Penguin Stories of Antarctica – Surviving Petermann Island

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Updated August 1, 2016 / João Leitão / 16 Comments / Filed in: / Reading time 6 minutes


Penguin Stories of Antarctica - Surviving Petermann Island

Penguin Stories of Antarctica – Surviving Petermann Island

Penguin Stories

Let’s face it,

everyone likes penguins and everyone likes Antarctica.

Definitely, one of my trip to Antarctica highlights was the opportunity of being in so close contact with thousands and thousands of penguins.

Of course I’ve seen penguins in other places in the world (Ecuador, Peru, Chile and Argentina),

but,

penguins, ice, and the incredible inhospitable scenery of Antarctica are somehow the perfect combination.

Penguins in Antarctica

Penguins in Antarctica

Penguins are the genuine land inhabitants of the Antarctic continent, I mean, they control the whole thing (expect for the nasty and scary leopard seals and orcas of course). Some penguins will welcome you, some will try to bite your pants and boots, but the majority will just be curious.

ATTENTION: this page contains highly friendly penguins. Proceed at your own risk.

On this page I will try to tour you around the places where I’ve seen penguins. But first let’s read a story about penguin survival in Petermann Island.

📕 Petermann Island Life & Death Story:

Argentine Antarctica 1955 refuge hut in Petermann Island

Argentine Antarctica 1955 refuge hut in Petermann Island

Petermann Island is a few 2 km / 1.25 miles long Antarctica island, located off the coast of Kiev Peninsula in Graham Land.

Life here runs smoothly, peacefully.

Apart from the daily tasks of swimming to get food, going up and down the hill, and pooping,

penguins do spend most part of their day preening.

Gentoo penguin preening in Petermann Island

Gentoo penguin preening in Petermann Island – NO! I’m not scratching myself…

NOTE: Preening is something penguins do to groom their feathers, spreading their natural skin oils from a tail gland. This activity makes their feathers waterproof and is the most important thing for penguin survival. Why? Well, penguin plumes are exposed to extreme weather by the Antarctica icy waters and cold winds. If they don’t have waterproof feathers, while fishing for food, their body will get cold and they will die with hypothermia – which happens many times.

NOTE: Also read the interesting article about Adelie Penguin Adaptations: Preening by Penguin Science, understanding penguin response to climate and ecosystem change.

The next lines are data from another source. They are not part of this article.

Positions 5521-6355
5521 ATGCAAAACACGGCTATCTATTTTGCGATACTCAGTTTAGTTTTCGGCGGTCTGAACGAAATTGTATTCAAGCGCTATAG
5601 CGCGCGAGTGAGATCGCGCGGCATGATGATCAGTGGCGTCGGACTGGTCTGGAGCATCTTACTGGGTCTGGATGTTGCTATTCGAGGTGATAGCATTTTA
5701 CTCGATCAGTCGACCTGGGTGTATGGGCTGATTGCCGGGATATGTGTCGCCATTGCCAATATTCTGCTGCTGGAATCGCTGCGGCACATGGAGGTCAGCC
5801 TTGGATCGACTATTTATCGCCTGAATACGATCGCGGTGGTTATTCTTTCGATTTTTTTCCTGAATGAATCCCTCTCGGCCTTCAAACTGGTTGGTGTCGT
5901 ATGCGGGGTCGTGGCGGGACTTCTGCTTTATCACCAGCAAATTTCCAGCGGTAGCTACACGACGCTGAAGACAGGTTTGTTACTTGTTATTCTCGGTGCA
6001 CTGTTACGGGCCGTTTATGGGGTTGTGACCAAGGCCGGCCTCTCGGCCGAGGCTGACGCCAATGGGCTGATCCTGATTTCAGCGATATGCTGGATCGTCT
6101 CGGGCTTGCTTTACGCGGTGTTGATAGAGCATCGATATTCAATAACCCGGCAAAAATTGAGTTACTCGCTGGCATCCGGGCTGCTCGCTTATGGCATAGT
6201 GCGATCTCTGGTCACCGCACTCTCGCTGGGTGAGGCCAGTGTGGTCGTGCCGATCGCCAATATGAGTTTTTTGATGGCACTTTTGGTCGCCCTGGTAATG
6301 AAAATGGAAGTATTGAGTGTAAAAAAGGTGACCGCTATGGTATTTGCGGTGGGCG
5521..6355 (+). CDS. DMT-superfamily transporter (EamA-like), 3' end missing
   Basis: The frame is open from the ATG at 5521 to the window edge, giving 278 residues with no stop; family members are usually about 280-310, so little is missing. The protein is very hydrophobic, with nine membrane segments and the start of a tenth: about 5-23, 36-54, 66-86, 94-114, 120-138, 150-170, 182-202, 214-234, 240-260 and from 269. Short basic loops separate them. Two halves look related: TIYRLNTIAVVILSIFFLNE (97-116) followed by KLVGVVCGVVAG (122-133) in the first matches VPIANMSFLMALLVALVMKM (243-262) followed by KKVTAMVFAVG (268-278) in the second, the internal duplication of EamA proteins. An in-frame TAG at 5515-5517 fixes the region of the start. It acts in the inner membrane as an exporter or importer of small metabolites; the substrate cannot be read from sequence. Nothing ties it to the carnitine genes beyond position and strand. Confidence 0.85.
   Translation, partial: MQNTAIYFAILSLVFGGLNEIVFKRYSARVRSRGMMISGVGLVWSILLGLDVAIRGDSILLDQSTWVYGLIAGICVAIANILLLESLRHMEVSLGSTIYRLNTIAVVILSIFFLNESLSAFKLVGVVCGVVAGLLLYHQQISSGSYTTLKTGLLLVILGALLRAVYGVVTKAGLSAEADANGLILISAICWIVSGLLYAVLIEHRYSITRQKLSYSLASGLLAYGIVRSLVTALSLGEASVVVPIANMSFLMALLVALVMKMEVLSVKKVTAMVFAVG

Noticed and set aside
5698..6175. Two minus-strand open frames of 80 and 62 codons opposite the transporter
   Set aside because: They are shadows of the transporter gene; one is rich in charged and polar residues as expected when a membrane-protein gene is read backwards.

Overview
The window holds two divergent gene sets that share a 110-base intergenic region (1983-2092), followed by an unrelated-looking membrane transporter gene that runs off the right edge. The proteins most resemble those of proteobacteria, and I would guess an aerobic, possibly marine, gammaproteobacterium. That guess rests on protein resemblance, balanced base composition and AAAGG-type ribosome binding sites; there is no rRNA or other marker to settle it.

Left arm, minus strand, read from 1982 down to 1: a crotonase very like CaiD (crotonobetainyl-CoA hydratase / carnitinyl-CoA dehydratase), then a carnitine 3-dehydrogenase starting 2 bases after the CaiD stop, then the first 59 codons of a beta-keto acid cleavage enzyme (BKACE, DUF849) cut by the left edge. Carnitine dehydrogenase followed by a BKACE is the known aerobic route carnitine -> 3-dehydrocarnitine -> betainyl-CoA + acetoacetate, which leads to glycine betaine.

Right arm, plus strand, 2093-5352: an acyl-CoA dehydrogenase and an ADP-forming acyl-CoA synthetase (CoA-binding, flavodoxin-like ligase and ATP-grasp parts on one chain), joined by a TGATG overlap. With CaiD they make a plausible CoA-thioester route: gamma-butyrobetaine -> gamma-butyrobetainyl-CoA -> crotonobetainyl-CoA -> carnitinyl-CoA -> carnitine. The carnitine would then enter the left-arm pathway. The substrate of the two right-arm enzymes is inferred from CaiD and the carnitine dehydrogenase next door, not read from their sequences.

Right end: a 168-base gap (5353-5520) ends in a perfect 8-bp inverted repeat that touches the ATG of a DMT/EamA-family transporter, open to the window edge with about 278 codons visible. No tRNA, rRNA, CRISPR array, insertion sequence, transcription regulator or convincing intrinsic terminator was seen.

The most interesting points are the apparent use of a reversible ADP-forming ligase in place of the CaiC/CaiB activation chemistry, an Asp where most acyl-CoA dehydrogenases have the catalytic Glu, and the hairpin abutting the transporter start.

as I was saying, penguins do spend most part of their day preening,

but also,

every time in Petermann Island is time for a nap.

Gentoo penguin sleeping in Petermann Island

Gentoo penguin sleeping in Petermann Island

Although it sounds very nice for us, in Petermann Island there is a daily effort for survival.

During the baby season, all the animals on this island need to get food to feed their chicks.

Meet the bad ass Mr. South Polar Skua

:

South Polar Skua in Petermann Island

South Polar Skua in Petermann Island

He is always hunting for food, and he loves little, cute, fluffy baby penguins.

Meet the fluffy baby penguin:

Baby Gentoo Penguin in Petermann Island Antarctica

Baby Gentoo Penguin in Petermann Island Antarctica

The South Polar Skua first mingles among the Gentoo penguins. Like if nothing is going on. A normal day in the neighborhood.

Skua Hunting Penguins, Petermann Island Antarctica

Skua Hunting Penguins, Petermann Island Antarctica

He searches for the perfect opportunity, until a defenseless penguin is either alone or hurt.

Skua Hunting Penguins, Petermann Island Antarctica

Skua Hunting Penguins, Petermann Island Antarctica

And after he eats the dead carcass, while other skuas will join him for the feast. They have to eat carefully since other penguins will try to attack them thinking the little baby penguin might still be alive. Too late…

Skua Killing Penguin, Petermann Island Antarctica

Skua Killing Penguin, Petermann Island Antarctica

📹 Skua and Gentoo Penguin fight for survival:

🐧 Penguins of Antarctica

Two Gentoo Penguins in Antarctica

Two Gentoo Penguins in Antarctica

Back to our penguins in Antarctica ok?

so,

I got the chance to glimpse penguins for the first time during a Zodiac inflatable boat trip around Horseshoe Island – below the 66° south. I first thought they were little people with black suits, but I was wrong, they were just a dozen of tiny Gentoo penguins.

Something I thought out to be unique and marvelous, started to be a day-to-day scenery where almost all islands and all regions of the Antarctica were populated by these cute little creatures.